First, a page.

Eddy Nugent and the Map of Africa is now available for purchase. Once more, our discerning clientele can access another 200 pages of military high jinks. As ever, we've had real fun writing it. Some of the earlier stuff was committed to paper way back in 2003, in those heady days of more hair and less beer belly. When we wrote the chapters about Belize, Ian and I were just at the start of our (uncivil) partnership and trying to find our way as writers.
We'd already submitted portions of an incomplete manuscript to several literary agents, who dealt with military authors. The response was less than overwhelming and could have killed lesser men. It seemed like we'd fallen between two stools. The usual military enthusiasts were only really interested in the memoirs of retired Special Forces soldiers or people who were fourteen or fifteen ranks above anything myself or Ian achieved during our service.
"But it's funny!" we implored.
"We don't want funny," they replied, "Give us steely eyed killers in the night and people who can disable you with the top from a pen, for that is what our public desire"
"But quite a lot of that is simply fabricated, squaddies being inveterate bullshitters and all that" we counselled.
"Bowl off, you filthy ex-signallers. The public lap that stuff up. Your tale of mundane hilarity has no appeal to the man in the pub who likes to know the in and outs of sniper rifles despite never having travelled outside his own post code"
Suitably admonished, we realised that the only way ahead was self publishing. It was a moderately tortuous route that we may never have travelled, had we realised it's pitfalls. However, the end result was very satisfying and we had that tangible thing known as a book, that people could finally lay their hands on. For anyone who's never gone into print but has dreamt of doing so, the feeling of having something you have written, turned into the thing you've spent your life borrowing from a library or buying from Waterstones, is a very satisfying one indeed. The cover was pretty basic but summed up our attitude towards the genre. No matter how hard you look you won't find ammo box writing, bullet holes in the letter cavities or a ghostly, subdued SAS capbadge hovering in the background.
We just got somebody (Ian's brother-in-law) to dress up in 80's Army PT kit and do an exercise familiar to anyone who's ever passed through basic training, a star jump.
After a year of the book selling well, a publisher noticed us and decided to take us under his wing. Dan Collins at Monday Books decided, rightfully, that if the book was reissued it would need a new cover, something that said 80s, humour and military. We were all really happy with the result.
It made us laugh, which was it's principal function. The spindly, pale body of the model, with calf muscles that looked incapable of generating forward propulsion was exactly what was required. He was the complete antithesis of the soldier as depicted in most literature and far closer to the truth.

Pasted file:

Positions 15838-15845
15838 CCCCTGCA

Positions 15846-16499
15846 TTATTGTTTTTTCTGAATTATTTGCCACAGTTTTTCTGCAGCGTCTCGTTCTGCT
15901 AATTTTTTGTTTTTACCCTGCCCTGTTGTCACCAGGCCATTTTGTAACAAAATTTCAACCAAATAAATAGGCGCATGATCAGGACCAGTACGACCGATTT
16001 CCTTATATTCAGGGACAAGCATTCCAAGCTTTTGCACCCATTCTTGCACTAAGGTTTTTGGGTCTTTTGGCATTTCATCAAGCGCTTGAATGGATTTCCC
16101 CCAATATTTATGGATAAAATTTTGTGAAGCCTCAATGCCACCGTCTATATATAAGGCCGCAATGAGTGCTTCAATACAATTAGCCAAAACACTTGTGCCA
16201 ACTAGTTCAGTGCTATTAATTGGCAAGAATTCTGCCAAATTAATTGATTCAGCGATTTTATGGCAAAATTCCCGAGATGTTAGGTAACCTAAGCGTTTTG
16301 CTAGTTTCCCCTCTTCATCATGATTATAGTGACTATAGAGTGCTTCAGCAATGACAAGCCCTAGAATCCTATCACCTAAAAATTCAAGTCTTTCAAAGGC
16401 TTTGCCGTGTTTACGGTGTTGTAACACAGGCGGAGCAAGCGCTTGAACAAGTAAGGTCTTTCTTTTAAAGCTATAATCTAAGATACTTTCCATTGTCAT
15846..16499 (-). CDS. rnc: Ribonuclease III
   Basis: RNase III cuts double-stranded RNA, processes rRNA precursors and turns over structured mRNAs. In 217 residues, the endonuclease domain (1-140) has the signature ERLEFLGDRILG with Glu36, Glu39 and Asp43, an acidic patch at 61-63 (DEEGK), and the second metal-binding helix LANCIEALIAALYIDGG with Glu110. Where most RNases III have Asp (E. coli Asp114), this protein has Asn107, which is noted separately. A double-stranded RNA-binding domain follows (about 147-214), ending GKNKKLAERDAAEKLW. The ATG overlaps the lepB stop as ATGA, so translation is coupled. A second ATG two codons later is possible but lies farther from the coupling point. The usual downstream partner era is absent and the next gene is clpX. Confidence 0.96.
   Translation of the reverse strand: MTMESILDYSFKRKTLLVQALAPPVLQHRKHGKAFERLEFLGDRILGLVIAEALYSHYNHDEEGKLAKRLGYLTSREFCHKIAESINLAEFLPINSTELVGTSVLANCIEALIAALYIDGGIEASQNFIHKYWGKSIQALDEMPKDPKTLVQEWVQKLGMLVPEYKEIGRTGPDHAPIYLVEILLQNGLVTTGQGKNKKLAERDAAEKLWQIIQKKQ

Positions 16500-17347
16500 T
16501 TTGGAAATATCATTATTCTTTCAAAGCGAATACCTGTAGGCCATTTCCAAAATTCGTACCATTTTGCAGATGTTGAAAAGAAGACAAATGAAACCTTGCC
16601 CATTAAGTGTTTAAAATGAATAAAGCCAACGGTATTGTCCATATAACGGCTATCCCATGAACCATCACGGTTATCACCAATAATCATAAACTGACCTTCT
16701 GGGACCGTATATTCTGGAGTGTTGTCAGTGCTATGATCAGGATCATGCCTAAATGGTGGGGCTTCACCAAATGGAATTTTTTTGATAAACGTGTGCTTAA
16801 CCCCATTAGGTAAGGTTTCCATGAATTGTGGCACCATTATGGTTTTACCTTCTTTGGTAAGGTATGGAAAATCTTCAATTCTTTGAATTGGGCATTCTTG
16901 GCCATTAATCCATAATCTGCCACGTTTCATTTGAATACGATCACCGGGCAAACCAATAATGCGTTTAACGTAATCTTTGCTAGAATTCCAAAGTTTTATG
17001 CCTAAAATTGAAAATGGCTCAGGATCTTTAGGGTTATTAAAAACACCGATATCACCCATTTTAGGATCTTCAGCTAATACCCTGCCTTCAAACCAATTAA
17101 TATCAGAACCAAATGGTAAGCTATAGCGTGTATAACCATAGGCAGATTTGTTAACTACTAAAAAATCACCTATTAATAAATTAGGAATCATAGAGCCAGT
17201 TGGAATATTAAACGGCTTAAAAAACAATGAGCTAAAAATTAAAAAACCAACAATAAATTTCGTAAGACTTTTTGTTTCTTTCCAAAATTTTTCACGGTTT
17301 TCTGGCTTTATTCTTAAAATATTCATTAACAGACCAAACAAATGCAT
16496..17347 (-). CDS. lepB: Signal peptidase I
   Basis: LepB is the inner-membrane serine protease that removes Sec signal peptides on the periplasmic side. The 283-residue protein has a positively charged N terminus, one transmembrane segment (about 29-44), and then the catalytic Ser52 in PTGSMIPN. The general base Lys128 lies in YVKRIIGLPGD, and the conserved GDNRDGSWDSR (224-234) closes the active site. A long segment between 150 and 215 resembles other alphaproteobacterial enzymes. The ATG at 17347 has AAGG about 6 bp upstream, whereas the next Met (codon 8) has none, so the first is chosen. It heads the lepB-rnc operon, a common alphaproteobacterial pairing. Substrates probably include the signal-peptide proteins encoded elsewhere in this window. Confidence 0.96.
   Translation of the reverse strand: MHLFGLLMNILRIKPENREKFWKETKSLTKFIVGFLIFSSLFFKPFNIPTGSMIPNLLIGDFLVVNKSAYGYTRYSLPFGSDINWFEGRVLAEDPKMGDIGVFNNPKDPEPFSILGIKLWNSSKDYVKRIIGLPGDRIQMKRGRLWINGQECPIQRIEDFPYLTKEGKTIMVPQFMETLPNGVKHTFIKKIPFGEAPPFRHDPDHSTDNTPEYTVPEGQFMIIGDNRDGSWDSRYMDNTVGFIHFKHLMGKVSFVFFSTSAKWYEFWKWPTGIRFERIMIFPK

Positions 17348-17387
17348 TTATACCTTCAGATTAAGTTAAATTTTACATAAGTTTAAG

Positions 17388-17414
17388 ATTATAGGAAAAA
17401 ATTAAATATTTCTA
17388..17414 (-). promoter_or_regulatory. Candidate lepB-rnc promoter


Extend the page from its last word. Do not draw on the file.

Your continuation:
Once again the book did well and has become a much loved tome within the British military community. The publisher hoped for more crossover (thus generating sales and lucre), but it seems that the lovers of Harry Potter and The Bourne Supremacy were less enamoured of stories that showed young British lads swearing as much as they possibly could, whilst being subjected to mildly medieval punishments for transgressions real and imagined.
The feedback we received about the book has been the cause of real pleasure to us both. Soldiers in Afghanistan and Iraq, fighting those horrendous wars with little time to breathe or think, dropped us notes and emails to say, "Cheers fellas, the only fuckin' time i've laughed in six months."
Worth writing a book just for that, really.
Anyway, sorry to have dragged you round our brief literary careers, but we're now at the point where Eddy Nugent and The Map Of Africa is about to be released. We love it. There are a couple of opinions floating around that it might be a little bit too graphic (or coarse) to generate the Holy Grail of commercial crossover, but we can live with that. After much to-ing and fro-ing we came up with another great cover, which definitely provides a flavour of what might be found within it's pages.
As with Picking Up the Brass, we're just hoping it gives people as many laughs as we had whilst writing it. Courtesy of Alison at Clear as a Bell PR, the radio, press and TV interviews will now start to happen and i'll keep people posted on here.
The first one is on Channel M on Friday (teatime). Channel M is Sky Channel 203. Get it SkyPlussed because you'll be heartbroken if you miss it. It'll be the equivalent of walking in from work just after Neil Armstrong's got back on his spaceship, saying "Wow, that was amazing."